Original Articles

Conflicting gender-related differences in the natural history of patients with Idiopathic Dilated Cardiomyopathy.


Abstract


Objective. To evaluated possible clinical and instrumental, natural history and prognostic divergences in women and men with idiopathic dilated cardiomyopathy (IDCM).

Patients and Methods. From 1988 to 2012, we evaluated 803 consecutive patients with IDCM recorded in the Heart Muscle Disease Registry of Trieste (Italy). All patients had serial follow-up evaluations at 6, 12, and 24 months, and subsequently every two years, or more frequently if clinically indicated.

Results. Two hundred and twenty-seven patients (28%) were female. At first evaluation women were significantly older (48 vs. 45 years old, p = 0.008); presented more frequently left bundle branch block at ECG (38% vs. 28%, p = 0.01), smaller left ventricular end-diastolic indexed volume at echocardiography (85 vs. 93 ml/m2, p <0.002) and more frequently moderate to severe mitral regurgitation at Doppler (43% vs. 33%, p = 0.015). No differences in NYHA class, medical treatment and device implantation rates were found. During a median of 108 months follow-up, women showed a significantly lower ten-year total mortality/heart transplantation (20% vs. 32% respectively, p = 0.001) and cardiovascular mortality rates (9% vs. 15%, p = 0.024) despite a less marked clinical and echocardiographic improvement.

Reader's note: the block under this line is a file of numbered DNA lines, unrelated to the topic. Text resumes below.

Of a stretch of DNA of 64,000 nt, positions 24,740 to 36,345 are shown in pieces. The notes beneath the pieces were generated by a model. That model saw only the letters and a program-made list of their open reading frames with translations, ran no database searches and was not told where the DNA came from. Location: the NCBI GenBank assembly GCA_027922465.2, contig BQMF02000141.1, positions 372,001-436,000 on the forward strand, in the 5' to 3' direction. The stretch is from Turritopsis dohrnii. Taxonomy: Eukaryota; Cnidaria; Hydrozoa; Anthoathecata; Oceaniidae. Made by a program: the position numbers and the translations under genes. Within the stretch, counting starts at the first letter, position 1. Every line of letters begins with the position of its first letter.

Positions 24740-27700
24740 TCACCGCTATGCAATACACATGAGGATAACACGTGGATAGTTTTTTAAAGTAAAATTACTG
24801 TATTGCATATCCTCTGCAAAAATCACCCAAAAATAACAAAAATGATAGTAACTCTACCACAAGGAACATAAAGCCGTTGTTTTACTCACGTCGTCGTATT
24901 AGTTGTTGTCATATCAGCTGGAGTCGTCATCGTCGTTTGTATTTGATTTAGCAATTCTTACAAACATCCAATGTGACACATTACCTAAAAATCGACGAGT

Conclusions. In our population of patients with IDCM, women showed a better long-term prognosis notwithstanding a presentation with a more advanced disease and a lower clinical-instrumental improvement on optimal medical therapy compared to men. 




DOI: http://dx.doi.org/10.2427/12527

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EBPH Epidemiology, Biostatistics and Public Health | ISSN 2282-0930

Creative Commons License
This work is licensed under a Creative Commons Attribution-NonCommercial-NoDerivatives 4.0 International License.